It comes as the Minerals Council of Australia asserts that the Closing Loopholes Bill will significantly impact the Pilbara mining industry, potentially threatening future operations.
WMWA co-Secretary Greg Busson described the argument as ‘ludicrous’.
“Mining companies make eye-watering profits from Western Australian iron ore, but they’re so desperate not to share that they have resorted to bald-faced lies to fight improvements to workers’ rights,” Busson said.
Busson explained that the Closing Loopholes Bill aims to address labour hire loopholes at sites with a valid enterprise agreement, where a labour hire workforce is hired for the same job at a lower pay rate.
“But right now the vast majority of workers in the Pilbara are not covered by valid, current enterprise agreements. That’s because industry has been working with conservative governments for decades to stamp out collective bargaining in the Pilbara,” he continued.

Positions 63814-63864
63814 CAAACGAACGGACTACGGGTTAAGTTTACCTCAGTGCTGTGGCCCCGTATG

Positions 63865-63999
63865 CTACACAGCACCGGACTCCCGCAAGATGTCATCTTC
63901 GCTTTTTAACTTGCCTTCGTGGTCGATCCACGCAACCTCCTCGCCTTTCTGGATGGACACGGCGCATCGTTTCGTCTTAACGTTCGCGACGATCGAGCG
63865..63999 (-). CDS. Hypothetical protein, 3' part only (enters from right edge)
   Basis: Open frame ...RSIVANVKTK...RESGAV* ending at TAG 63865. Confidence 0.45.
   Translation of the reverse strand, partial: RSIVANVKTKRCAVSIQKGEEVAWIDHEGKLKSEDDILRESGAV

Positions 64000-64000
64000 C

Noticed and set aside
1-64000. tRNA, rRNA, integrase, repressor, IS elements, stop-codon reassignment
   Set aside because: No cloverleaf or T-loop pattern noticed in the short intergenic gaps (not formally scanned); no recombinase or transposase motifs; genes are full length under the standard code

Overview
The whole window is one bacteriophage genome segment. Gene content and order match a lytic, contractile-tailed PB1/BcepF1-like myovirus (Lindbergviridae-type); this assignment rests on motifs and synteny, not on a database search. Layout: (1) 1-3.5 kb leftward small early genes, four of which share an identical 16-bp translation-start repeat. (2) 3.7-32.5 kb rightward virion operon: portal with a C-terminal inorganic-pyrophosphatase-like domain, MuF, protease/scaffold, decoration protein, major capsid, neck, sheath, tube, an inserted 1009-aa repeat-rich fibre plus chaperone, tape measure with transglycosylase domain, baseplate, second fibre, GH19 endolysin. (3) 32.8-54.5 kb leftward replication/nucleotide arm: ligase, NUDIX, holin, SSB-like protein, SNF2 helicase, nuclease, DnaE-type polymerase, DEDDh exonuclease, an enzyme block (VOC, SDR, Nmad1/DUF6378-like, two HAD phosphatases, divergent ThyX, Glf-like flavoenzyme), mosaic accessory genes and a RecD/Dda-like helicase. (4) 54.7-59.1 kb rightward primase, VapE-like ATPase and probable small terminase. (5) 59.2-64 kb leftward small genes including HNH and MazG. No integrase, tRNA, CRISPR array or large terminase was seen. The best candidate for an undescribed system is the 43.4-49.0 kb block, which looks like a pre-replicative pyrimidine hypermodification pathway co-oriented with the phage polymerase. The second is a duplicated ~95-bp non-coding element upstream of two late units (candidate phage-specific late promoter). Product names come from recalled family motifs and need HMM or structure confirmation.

“Over time our union wants to see more sites covered by EAs. But even if every mining employee in the Pilbara was suddenly and magically covered by an EA tomorrow, the effect of the Closing Loopholes legislation on mining profitability would be miniscule,” he added.
According to WMWA co-secretary Brad Gandy, it is critical to recognise the context of the mining lobby’s ‘scare campaign’.
“The Pilbara iron ore industry has profit margins that other Australian industries can only dream of and that are higher than iron ore operations in Canada, Africa and Brazil,” Gandy said.
He stated that the WA mining industry’s future is not threatened by providing secure jobs and fair wages, as these companies often bully governments over policy, threatening to leave, but they are simply ‘crying wolf’.
“At their recent AGM, BHP CEO Mike Henry bragged about the high production figures and profitability of WA iron ore, leading to massive profits and dividend payments,” he recalled.
“To be spending millions fighting rights for Australian workers at the same time is shameful. The profits and power of these mining giants have been growing and growing, but rights and protections for workers have not kept up,” he added.